Water sprinklers, artificial rain are knee-jerk reactions, says Dr Randeep Guleria

National |  IANS  | Published :

New Delhi, Nov 11 (IANS) Shutting down schools, implementing the odd-even vehicle rule, using water sprinklers and artificial rain to boost air quality levels has become a norm every year, when the winter season sets in, these are all knee-jerk reactions, says top pulmonologist Dr Randeep Guleria.

Speaking to IANS, Dr. Guleria, Chairman, Institute of Internal Medicine, Respiratory and Sleep Medicine, Medanta Gurugram, said these measures have specifically been taken since the last 10 years.  

However, the need is to have a sustainable plan for better air that runs all year long, he said, and noted although the winter pollution levels get more talked about, air quality in India during most time of the year is generally poor. 

“Air pollution has now become an annual event actually for the last almost, I would say 10 years. And it's something which has happened because of a combination of factors,” Dr Guleria said, pointing at increased load of vehicles, unplanned construction, use of diesel generators, burning of crackers during Diwali, and burning of crops in the nearby states. He calls these as “man-made effects”. 

 On the other hand are natural reasons. 

“One of them of course being that the Indo-Gangetic plain is a landlocked area. And therefore during this time of the year, there is very little wind and whatever pollution is created actually tends to settle at ground level because of the change in temperature,” the health expert said, adding: “It becomes colder and there is hardly any wind”. 

“The combination of these factors leads to what we see in the winter months”. 

During these times “we always have knee jerk reactions like water sprinklers, artificial rain, stopping schools. But there needs to be a sustainable plan”, Dr Guleria said. 

He said that poor air quality, which is when the air that we breathe is increasingly filled with nitrogen dioxide, sulphur dioxide, ground level ozone, lead and particulate matter, can do serious harm to the human body both in “short-and long term”. 

Right from the unborn baby, pregnant women, young children, to people with underlying chronic respiratory and heart problems, elderly and even the seemingly fit can be significantly affected when the levels of pollution go into the severe or very severe range.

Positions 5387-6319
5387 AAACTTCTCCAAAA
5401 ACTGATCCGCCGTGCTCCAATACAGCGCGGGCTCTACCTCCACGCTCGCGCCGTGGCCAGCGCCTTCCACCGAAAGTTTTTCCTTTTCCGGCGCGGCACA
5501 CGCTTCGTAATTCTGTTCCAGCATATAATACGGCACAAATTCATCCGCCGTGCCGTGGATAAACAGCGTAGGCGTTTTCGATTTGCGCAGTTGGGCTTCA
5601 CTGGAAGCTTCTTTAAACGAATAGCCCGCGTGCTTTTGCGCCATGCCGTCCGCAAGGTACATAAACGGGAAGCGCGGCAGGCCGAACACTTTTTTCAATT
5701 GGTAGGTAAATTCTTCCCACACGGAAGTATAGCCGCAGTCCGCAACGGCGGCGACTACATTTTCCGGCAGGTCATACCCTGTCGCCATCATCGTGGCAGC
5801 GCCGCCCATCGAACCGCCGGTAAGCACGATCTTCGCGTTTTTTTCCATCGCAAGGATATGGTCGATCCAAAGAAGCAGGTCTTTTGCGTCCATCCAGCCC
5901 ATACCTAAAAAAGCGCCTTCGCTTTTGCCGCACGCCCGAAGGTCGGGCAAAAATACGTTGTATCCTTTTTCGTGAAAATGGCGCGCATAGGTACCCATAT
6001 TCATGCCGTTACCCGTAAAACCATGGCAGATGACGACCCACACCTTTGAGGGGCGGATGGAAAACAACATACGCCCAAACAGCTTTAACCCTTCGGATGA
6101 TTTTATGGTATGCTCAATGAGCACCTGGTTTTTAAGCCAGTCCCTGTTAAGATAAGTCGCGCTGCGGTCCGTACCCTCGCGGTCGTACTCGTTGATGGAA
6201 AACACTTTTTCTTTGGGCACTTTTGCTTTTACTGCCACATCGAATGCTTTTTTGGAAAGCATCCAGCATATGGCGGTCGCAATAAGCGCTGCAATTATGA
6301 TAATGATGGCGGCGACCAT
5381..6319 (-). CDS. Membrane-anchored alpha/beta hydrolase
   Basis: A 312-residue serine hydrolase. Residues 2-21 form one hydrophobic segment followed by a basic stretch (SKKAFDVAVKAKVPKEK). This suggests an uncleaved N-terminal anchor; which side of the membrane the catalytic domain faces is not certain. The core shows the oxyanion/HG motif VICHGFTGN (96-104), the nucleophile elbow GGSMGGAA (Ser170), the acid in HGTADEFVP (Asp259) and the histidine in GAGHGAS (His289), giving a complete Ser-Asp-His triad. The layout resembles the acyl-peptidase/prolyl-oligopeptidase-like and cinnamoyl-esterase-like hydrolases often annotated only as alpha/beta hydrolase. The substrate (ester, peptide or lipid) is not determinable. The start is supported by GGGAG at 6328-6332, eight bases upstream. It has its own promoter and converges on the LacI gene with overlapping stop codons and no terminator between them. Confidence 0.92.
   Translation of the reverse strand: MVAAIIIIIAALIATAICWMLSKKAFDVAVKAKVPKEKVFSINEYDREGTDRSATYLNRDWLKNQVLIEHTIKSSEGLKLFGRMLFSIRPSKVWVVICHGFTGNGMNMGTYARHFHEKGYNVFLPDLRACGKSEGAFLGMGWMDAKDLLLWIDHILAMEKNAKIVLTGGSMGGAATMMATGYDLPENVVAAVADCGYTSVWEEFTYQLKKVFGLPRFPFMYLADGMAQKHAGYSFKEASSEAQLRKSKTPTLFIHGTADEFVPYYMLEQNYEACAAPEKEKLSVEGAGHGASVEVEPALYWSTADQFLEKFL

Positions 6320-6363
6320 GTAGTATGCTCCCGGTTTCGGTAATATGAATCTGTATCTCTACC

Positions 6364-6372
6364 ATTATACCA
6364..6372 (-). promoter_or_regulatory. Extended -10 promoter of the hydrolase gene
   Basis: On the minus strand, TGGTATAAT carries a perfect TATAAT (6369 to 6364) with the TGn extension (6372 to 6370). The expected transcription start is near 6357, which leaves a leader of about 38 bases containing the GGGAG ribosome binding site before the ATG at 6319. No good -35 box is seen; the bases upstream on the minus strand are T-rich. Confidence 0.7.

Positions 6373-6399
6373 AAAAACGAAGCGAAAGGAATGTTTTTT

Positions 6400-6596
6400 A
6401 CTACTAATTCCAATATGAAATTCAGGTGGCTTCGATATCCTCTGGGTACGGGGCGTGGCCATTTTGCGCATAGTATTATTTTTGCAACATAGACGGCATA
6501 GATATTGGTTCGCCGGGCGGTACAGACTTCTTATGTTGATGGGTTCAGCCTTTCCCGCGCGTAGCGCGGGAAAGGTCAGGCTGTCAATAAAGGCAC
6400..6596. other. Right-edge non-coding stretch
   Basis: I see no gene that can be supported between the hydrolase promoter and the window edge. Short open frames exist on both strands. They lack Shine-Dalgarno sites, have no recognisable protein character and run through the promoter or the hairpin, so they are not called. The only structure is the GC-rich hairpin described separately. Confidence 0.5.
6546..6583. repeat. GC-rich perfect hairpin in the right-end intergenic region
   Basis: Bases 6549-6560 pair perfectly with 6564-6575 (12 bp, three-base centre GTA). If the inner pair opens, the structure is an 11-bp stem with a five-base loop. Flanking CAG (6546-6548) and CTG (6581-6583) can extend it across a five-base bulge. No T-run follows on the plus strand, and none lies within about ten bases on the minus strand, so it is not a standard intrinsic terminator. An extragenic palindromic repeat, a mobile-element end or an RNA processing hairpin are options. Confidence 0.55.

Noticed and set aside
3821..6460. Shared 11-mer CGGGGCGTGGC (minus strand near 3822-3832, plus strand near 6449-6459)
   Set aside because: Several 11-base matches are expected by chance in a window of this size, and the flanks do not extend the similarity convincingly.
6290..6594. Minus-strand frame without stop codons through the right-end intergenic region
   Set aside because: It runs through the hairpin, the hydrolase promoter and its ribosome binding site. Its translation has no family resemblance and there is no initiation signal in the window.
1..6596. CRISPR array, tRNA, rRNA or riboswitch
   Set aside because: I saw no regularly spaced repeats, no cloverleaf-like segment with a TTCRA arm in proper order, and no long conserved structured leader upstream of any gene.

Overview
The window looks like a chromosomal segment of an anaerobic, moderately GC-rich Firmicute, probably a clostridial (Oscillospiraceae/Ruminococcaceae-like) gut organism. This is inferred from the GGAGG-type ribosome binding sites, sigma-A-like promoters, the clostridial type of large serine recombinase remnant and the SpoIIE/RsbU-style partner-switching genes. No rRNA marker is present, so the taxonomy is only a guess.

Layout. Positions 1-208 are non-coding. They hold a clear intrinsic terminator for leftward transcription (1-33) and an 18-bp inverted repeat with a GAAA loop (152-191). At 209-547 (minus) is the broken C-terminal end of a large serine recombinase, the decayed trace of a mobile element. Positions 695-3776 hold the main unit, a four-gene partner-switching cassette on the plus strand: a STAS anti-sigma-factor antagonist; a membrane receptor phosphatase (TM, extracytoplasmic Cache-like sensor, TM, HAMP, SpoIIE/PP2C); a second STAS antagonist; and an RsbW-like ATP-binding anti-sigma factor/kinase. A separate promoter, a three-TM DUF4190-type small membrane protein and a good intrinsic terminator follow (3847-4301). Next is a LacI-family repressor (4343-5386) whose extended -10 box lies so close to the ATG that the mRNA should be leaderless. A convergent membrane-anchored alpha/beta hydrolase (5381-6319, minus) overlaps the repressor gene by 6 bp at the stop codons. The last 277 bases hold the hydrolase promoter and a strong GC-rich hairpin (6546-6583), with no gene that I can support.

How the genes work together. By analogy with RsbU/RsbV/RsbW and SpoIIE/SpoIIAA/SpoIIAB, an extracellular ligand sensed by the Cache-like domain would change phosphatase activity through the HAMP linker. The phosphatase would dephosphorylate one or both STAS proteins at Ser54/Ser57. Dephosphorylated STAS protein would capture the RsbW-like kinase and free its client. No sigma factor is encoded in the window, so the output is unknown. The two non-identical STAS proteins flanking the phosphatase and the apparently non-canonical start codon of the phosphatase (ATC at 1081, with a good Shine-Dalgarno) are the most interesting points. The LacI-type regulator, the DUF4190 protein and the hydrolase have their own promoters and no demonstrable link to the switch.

“They tend to have worsening of the underlying diseases, breathing difficulty, cough, chest tightness, wheezing, and because of that, many of them have to increase the medicine and they land up in the emergency,” Dr Guleria told IANS. 

Whenever the Air Quality Index (AQI) is high, the emergency visits in children and adults because of respiratory problems go up significantly over the next four to six days, he said, citing a recent study done with the support of the ICMR on hospitals in Delhi. 

High AQI levels, “lead to more hospitalisation, more ICU admissions and therefore indirectly a higher chance of mortality”, the doctor said. 

Further, he stated that being exposed to high levels of air pollution for long-term can have “chronic effects”.  

“Living in an area with high levels of air pollution is as much a risk of heart disease as high cholesterol or smoking. It's also linked with chronic respiratory diseases, and strokes”. 

In addition, he said that there is good data to show that chronic exposure to bad air is also linked with the risk of developing dementia, diabetes, and lung cancer. Studies also suggest that in pregnant women, air pollution has an effect not only in the women leading to premature birth, but it also leads to what we call intrauterine growth retardation (IUGR), the pulmonologist told IANS. 

Dr Guleria also noted that to make the AQI better, we should “have milestones that over a period of time we will be able to have people breathe better air. It's not something that cannot be done”. 

He cited the examples of other cities like London, Los Angeles, and New Mexico which all once had bad air quality levels, but with “good actions” they have better air quality levels now.  

 “Even if you look at Delhi, in the late 90s the air quality was very bad. But then CNG came in and then had people who had better quality air for some time. 

“But then again because of diesel vehicles, increasing construction, not making the city more green and not planning for environmentally friendly ways of travel has led again to high levels of pollution,” the doctor told IANS. 

He called for developing a “practical” and “sustainable plan”, by targeting the source of emission, increasing the public awareness for decreasing the carbon footprint, and adopting more environment friendly practices. 

“There has to be a sustainable multi-pronged attack against air pollution. Environment isn't a medical emergency; we'd have this every year. And then we make a lot of noise during the winter months, but then forget about it,” Dr Guleria lamented. 

“A plan has to be in place which is practical and also takes all stakeholders on board”. 

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